Bens Japanese Travel Plans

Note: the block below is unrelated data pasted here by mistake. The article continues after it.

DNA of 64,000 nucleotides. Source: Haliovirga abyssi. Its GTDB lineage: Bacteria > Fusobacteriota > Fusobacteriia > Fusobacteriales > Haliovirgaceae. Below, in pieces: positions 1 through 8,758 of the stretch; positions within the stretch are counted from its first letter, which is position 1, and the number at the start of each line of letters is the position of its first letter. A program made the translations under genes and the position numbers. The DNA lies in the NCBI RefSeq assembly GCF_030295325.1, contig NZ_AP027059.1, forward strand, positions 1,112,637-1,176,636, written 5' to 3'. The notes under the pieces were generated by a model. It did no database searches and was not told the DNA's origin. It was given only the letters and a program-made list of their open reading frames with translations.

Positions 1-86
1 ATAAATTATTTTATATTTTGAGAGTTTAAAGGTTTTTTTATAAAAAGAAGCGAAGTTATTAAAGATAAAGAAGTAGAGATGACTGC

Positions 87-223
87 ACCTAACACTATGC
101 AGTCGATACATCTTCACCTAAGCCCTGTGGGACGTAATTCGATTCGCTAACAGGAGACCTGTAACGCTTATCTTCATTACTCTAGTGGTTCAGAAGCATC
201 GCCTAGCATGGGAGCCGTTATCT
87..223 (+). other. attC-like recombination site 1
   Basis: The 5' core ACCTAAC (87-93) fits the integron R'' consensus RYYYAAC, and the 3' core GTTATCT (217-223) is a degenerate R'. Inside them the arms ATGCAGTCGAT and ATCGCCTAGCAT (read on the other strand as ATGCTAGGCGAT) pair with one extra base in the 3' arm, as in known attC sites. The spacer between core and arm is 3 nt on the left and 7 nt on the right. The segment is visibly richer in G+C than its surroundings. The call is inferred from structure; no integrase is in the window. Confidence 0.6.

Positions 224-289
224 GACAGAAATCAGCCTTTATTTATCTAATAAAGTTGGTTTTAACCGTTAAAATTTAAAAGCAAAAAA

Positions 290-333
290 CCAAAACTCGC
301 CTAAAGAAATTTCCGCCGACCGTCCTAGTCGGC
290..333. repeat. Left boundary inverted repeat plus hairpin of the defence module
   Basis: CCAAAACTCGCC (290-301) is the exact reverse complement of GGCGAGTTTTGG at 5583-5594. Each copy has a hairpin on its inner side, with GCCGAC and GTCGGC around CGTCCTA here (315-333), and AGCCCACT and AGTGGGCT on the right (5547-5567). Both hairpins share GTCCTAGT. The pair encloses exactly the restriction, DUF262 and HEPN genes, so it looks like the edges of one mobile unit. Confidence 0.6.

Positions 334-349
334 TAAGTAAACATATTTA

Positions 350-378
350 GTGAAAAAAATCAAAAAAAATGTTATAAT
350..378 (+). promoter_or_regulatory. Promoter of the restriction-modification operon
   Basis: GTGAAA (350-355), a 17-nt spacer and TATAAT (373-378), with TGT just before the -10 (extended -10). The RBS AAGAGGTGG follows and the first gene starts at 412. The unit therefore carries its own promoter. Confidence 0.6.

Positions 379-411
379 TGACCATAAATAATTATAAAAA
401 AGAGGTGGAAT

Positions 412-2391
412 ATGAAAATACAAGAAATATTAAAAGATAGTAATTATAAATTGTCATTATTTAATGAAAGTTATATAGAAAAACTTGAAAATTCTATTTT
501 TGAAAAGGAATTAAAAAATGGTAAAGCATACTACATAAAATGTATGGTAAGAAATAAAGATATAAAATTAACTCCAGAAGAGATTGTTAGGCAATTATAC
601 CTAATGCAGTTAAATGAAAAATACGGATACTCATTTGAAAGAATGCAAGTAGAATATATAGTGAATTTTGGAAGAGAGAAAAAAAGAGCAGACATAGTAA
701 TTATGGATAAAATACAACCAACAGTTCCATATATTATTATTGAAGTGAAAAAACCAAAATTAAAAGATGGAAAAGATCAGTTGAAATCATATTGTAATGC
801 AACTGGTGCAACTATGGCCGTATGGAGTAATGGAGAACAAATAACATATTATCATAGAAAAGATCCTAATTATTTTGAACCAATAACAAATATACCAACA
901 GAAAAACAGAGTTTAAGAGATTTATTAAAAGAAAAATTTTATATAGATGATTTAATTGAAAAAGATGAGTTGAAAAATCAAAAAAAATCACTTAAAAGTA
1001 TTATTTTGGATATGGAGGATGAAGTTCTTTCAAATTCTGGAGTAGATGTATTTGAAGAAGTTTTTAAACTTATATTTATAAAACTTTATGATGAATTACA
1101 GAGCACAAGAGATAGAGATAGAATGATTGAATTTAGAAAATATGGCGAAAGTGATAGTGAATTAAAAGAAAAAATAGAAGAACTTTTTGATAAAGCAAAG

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  Athalon™ Filters –  Filter Maintenance Made Easy So now let’s  fit the element; lubricate the o-ring with clean system fluid and then place the element open end down into the filter assembly. When in position push the element to engage the sill, now take your cover check its free of any contamination and that sills are in good condition and replace it, back on to the bowl. Hand-tighten it initially when it starts to give a little resistance use the torque wrench to correctly seat the cover and apply the recommended torque (which in this case is 12 pound foot or 16 newton meters). Over tightening the cover does not improve the sealer. So before putting the filter element into service, what we need to do is to undo the vent plug on the top of the cover approximately one and a half turns. When you re-pressurize the system this will allow you to bleed the filter of air, when you see the first sign of oil starts to show at the end plug, close the bleed plug fully and tighten it to 12-pount foot or 16 ne wtons. That’s it your hydraulic system will now be fully protected. Vocabulary Element -  ( ようそ ) 要素  - component; factor; item (e.g. in list)  New Vocabulary Expedite  –  It is a term most frequently used by Air Traffic Control and is usually used to encourage a pilot to hasten their actions. An example of where this might happen may be if you have to ‘Expedite’ the runway after landing, so as to move out of the way and vacate for the incoming traffic.  Jet Stream  –  Basically a flat, tubular expanse of air, which is characterized by great speeds and strong gradients of speed at altitude. The world’s current longest flight in terms of distance, a route from Delhi  –  San Francisco operated by Air India, is a service that takes advantage of such jet streams. By flying east over the pacific, the airliner is able to fly with strong tailwinds in the jet stream (86 mph on the date the record was set). This allows it to not only take two hours off the flight time, but also allow the Boeing 777 to fly through 9,506 miles successfully without taking on board additional fuel. An amazing feat in both meteorological and technical terms! Mayday  –  This may be one of the easier concepts to understand, as it is a word that is used very often in popular culture. The word ‘Mayday’ i s used as a distress signal and informs the Air Traffic frequency in use at the time that you are dealing with an emergency. Once the signal has been triggered, Air Traffic will then give priority to the aircraft in distress and will make whatever necessary arrangements they can to ensure a safe return or landing of the aircraft immediately. Mean Sea Level (MSL)  –  It is a datum that is used, measured off an average level of the top of the sea. This enables us to measure and calibrate an atmospheric altitude in which we fly in. At our home in Brighton City Airport, we are positioned right on the South Coast of England, bordering the Atlantic Ocean. This means that our elevation above sea level is only 7ft! Overcast  –  This is a term that describes the level of cloud coverage in the sky. The classifications run in different levels, with overcast being the densest and signifying complete coverage. We measure cloud coverage in a series of ‘oktas’, which is basically one eighth of the sky coverage. OVERCAST signifies up to 8 oktas coverage and the lowest description is FEW clouds, which is usually only 1-2 oktas. The best conditions are usually described as ‘CAVOK’ (Ceiling and Visibility OK). This transcribes as there being no significant cloud below 5000ft and 10km or more visibility, which is rather extensive! Pan Pan  –   Again something that bears a similarity to ‘Mayday’, but on a different level of alert. A ‘Pan Pan’ would be used as a radiotelephony call to signal that there has been an event occurring that requires urgent attention, however for the time being is not immediately life threatening. An example of using this call would be, say, if you had an engine failure on a multi engine aircraft. Whilst it is an emergency, a twin engine plane is designed and still perfectly capable to fly with one engine safely, therefore there is a high chance that the crew and passengers will manage to land safely and intact. However, if that second engine failed, then that would be the time to call a ‘Mayday’ as lives would th en be more seriously endangered. Say again  –  It virtually transcribes to exactly what you would expect it to mean. It is another way of either the pilot or Air Traffic getting you to repeat what you have just stated. Taxiway  –  This is the part of the aerodrome that aircraft usually use to make their way to the beginning of the runway. At Brighton City Airport, these taxiways are either grass or asphalt surfaces. Tempo  –  When analysing the weather, pilots can access the weather through a coded set of information that would look quite non-descript and confusing to the untrained eye. One of the terms used to describe the length of time that some variables such as wind, temperature and cloud  cover last for is a ‘Tempo’. A tempo symbolises a condition that is mea nt to last temporarily between the set amount of hours that it has been forecasted for periods not exceeding one hour and are due to occur for less than half that time period in total. Yaw  –  This refers to the movement of an aircraft on its vertical axis. The wind will quite often try to push an aircraft out of balance left and right in flight, which is called the ‘Yawing effect’. This is counteracted by pushing the rudder in the opposite direction to where the plane is wanting to move and this keeps the aircraft balanced. A AML (Approved manufacturer list) A set of approved relationships between manufacturer parts and a company’s internally defined parts. Each relationship links a manufacturer’s part number to an internal part number and results from the R&D team’s identifying the third -party parts that can be used to satisfy the manufacturing demand for the internal part. All approved AML parts for each internal part can share a single inventory bin. The relationship is usually represented this way: manufacturer part number APQP (Advanced product quality planning) A framework of procedures used to develop products in the automotive industry. AVL (Approved vendor list) A list of all the vendors or suppliers approved by a company as sources from which to purchase materials. B BOM (Bill of materials) The list of parts or items that make up a product assembly. A complete product BOM often includes subassemblies, which may represent different steps in the assembly process. For instance, a lawn mower may include the following elements: a handle assembly, a metal deck assembly, a control assembly, a motor and a blade assembly. For more information see this article, Creating a Bill of Materials. BOM Level (Bill of materials level) The place occupied by a part or assembly in the hierarchy of a BOM. C CAD A system used to create physical designs, usually three-dimensional. Some examples of CAD software are SolidWorks by Dassault Systemes, Pro/ENGINEER by PTC and AutoCAD by Autodesk.  CAPA (Corrective action/protective action) A good manufacturing practice (GMP) concept, in which product failures are investigated in an attempt to correct their current occurrence (corrective action) and/or prevent similar occurrences in the future (protective action). CAR (Corrective action request) A change request documenting a critical problem with a product. Change Management Process of creating, reviewing and gaining formal approval for engineering change requests, change orders and change notifications. Change Order See ECN (engineering change notice) and ECO (engineering change order). Change Request Outlines a problem and proposes an action to address the problem. Some types of change requests are: DCR (document change request), ECR (engineering change request), FFR (field failure request), MCR (manufacturing change request) and SCAR (supplier corrective action request). Child Item An item that appears in the BOM of another item is said to be a child of that item. For example, a motor would be a child item in the lawn mower BOM example above (see BOM). CM (Contract manufacturer) A firm hired by a company to manufacture or assemble its product or part of its product. Compliance The practice of tracking whether or not a product complies with government-imposed regulatio ns or a company’s self  -imposed standards. Some types of compliance requirements are environmental requirements (e.g. RoHS and WEEE) and medical device regulations (e.g. 21 CFR Part 11 and 21 CFR Part 820). Compliance Mark A physical mark listed on a produ ct or its packaging to show the product’s compliance with a specific requirement (e.g. UL, CE, CCC, FCC and VCCI). D DCR (Document change request) A change request which details a problem with a document, specification or SOP (standard operating procedure) and proposes a change to fix it. DHF (Design history file) A collection of records that describes the design history of a finished medical device. The design history file documents the design decisions made throughout the development of the device including sign-off events, change information, meeting notes, test data